This is the point at which the AGW thesis stands today. The cornerstone of the theory is that atmospheric concentration of carbon dioxide is the key driver of global temperature, and that as the former increases, so will the latter. Successive iterations of IPCC reports have unswervingly predicted that average global temperatures will rise in lockstep with atmospheric CO2. This has not happened. The concentration of carbon dioxide in the atmosphere has increased steadily since the middle of the 19th Century, while global temperatures rose and fell cyclically, following a slight upward trend. More recently, despite a continuing increase in carbon dioxide concentrations, global temperatures peaked in 1998, levelled off for several years, and have, since 2002, steadily declined. Global temperatures have been falling for the past seven years. This is not opinion; it is not the output of an elaborate computer model; it is observed data, gathered using the most accurate global temperature-measuring equipment ever devised. And it directly contradicts the predictions of the AGW thesis.
At this point, any scientist who respected the strictures of the scientific method would return to the drawing board and attempt to devise a new theory that better explains the observed, cyclical nature of climate. But the proponents of the AGW thesis have instead retrenched, clinging to their theory, indulging in increasingly fantastic rhetoric, offering ad hominem arguments in place of sound science, appealing to public hysteria, and even, in some cases, appearing to play fast and loose with results and the statistical interpretation thereof – all in an attempt to firm up the rapidly dissolving ground upon which their “beautiful theory” rests. These tactics have been combined with unprecedented political pressure, both at the national level and in international fora, aimed at convincing politicians to take quick, radical and irrevocable action to respond to the alleged climate crisis. Qui bono – who stands to gain? – is a vital question in any legal proceeding. Politicians being pressured to enact costly measures to respond to something that does not appear to be a crisis at all owe their constituents the courtesy of asking it.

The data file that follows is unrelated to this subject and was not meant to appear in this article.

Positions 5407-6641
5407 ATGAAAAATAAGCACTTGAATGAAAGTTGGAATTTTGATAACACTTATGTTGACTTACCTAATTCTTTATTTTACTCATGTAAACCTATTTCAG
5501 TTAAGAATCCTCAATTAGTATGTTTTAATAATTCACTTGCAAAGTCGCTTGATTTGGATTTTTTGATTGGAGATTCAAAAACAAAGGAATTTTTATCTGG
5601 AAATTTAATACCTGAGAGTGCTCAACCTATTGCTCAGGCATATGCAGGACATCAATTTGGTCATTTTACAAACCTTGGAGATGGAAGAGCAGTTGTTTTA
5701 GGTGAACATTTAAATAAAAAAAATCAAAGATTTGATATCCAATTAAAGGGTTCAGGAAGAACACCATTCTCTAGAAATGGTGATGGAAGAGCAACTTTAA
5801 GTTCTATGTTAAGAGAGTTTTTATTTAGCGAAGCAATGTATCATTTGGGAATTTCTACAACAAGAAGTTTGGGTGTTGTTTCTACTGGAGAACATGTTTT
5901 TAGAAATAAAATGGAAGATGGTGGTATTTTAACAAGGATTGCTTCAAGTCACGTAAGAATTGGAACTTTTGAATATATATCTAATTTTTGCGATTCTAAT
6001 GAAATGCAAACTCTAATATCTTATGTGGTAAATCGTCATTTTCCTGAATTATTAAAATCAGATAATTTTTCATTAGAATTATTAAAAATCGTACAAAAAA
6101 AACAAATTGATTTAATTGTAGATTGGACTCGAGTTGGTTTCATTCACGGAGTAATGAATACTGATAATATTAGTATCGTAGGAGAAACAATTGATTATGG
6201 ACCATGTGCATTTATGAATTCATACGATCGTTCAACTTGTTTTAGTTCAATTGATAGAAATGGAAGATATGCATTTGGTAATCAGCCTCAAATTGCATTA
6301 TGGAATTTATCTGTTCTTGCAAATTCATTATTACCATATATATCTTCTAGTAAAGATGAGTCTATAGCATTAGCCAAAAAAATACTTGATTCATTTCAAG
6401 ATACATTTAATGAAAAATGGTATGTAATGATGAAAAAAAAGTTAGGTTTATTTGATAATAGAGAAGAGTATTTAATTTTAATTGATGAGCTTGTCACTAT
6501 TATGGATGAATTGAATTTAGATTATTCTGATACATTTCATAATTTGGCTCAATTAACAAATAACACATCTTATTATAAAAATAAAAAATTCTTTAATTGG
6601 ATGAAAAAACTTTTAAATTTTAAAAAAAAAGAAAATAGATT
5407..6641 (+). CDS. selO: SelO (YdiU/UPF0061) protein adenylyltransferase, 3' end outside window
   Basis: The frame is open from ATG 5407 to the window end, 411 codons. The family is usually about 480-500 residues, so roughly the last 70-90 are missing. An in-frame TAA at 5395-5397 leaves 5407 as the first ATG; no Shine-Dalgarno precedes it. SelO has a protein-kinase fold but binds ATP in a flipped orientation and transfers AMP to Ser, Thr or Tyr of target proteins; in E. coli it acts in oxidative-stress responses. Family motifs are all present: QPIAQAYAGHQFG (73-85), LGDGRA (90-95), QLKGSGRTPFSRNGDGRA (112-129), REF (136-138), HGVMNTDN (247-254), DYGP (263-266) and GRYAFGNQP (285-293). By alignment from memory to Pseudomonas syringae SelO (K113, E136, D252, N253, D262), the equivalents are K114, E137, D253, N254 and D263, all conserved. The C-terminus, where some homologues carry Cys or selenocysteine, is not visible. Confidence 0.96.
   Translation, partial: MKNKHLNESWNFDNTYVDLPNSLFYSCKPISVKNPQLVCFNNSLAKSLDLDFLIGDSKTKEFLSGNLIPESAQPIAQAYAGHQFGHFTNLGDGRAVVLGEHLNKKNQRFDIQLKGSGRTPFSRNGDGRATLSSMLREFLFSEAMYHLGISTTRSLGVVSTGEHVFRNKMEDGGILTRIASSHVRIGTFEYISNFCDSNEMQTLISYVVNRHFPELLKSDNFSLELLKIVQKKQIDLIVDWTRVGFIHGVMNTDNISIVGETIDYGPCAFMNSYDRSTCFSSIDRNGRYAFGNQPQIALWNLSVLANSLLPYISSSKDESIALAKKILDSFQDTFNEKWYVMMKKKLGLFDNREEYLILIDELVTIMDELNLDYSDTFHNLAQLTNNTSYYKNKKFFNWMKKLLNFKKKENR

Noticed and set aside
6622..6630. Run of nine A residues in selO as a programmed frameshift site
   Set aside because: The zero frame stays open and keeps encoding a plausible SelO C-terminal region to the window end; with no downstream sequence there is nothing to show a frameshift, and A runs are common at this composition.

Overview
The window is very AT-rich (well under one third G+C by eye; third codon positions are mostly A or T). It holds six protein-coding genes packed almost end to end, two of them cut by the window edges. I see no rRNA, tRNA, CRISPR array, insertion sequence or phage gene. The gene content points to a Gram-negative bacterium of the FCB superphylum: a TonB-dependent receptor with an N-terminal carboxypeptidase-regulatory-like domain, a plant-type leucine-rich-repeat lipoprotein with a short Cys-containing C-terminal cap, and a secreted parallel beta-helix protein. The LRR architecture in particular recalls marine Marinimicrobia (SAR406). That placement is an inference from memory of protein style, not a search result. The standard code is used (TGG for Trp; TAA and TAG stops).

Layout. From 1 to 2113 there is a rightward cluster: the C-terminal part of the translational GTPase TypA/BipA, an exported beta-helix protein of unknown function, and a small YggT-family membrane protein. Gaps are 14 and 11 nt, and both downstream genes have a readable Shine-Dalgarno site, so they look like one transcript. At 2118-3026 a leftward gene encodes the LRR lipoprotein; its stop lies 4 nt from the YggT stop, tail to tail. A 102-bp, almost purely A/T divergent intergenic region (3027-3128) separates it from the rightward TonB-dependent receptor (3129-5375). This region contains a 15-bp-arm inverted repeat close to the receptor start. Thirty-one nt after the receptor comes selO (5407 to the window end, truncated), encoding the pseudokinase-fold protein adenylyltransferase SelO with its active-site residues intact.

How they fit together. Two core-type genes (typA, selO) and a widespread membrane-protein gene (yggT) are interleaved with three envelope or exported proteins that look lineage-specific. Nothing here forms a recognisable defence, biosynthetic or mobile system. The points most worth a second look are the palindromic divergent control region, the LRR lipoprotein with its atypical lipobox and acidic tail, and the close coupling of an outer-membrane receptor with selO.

This paper does not purport to offer an overview of the multifarious aspects of the AGW thesis; these have been well-publicized in recent years, and ought to be familiar to all readers (indeed, supremely familiar; no movie about Maxwell’s discovery of the displacement current, or Einstein’s work on relativity, or even Newton’s invention of the calculus, has ever won an academy award for “best documentary”). Rather, it aims to enumerate the principle objections – largely scientific, but also historical, economic, political and strategic – to that thesis, and their implications for the Western countries that are preparing to cripple their economies in obedience to the demands of the alarmists.